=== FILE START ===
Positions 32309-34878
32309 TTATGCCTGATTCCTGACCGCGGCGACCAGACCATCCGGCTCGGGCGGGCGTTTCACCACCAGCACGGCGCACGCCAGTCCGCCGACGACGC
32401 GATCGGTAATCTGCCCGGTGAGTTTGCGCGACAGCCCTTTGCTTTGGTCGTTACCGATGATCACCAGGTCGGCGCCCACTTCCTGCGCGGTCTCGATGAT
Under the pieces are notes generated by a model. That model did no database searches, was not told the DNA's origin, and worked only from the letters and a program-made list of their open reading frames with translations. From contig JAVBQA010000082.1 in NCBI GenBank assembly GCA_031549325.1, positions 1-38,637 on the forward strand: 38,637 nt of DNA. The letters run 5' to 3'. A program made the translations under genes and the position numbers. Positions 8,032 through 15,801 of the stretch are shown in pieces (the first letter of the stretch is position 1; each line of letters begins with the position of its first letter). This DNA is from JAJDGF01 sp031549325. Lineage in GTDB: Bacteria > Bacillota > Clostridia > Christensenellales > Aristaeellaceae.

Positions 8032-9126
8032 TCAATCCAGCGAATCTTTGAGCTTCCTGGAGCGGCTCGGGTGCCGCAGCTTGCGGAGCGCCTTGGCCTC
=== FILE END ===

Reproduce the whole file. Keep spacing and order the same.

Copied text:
Positions 32309-34878
32309 TTATGCCTGATTCCTGACCGCGGCGACCAGACCATCCGGCTCGGGCGGGCGTTTCACCACCAGCACGGCGCACGCCAGTCCGCCGACGACGC
32401 GATCGGTAATCTGCCCGGTGAGTTTGCGCGACAGCCCTTTGCTTTGGTCGTTACCGATGATCACCAGGTCGGCGCCCACTTCCTGCGCGGTCTCGATGAT
Under the pieces are notes generated by a model. That model did no database searches, was not told the DNA's origin, and worked only from the letters and a program-made list of their open reading frames with translations. From contig JAVBQA010000082.1 in NCBI GenBank assembly GCA_031549325.1, positions 1-38,637 on the forward strand: 38,637 nt of DNA. The letters run 5' to 3'. A program made the translations under genes and the position numbers. Positions 8,032 through 15,801 of the stretch are shown in pieces (the first letter of the stretch is position 1; each line of letters begins with the position of its first letter). This DNA is from JAJDGF01 sp031549325. Lineage in GTDB: Bacteria > Bacillota > Clostridia > Christensenellales > Aristaeellaceae.

Positions 8032-9126
8032 TCAATCCAGCGAATCTTTGAGCTTCCTGGAGCGGCTCGGGTGCCGCAGCTTGCGGAGCGCCTTGGCCTC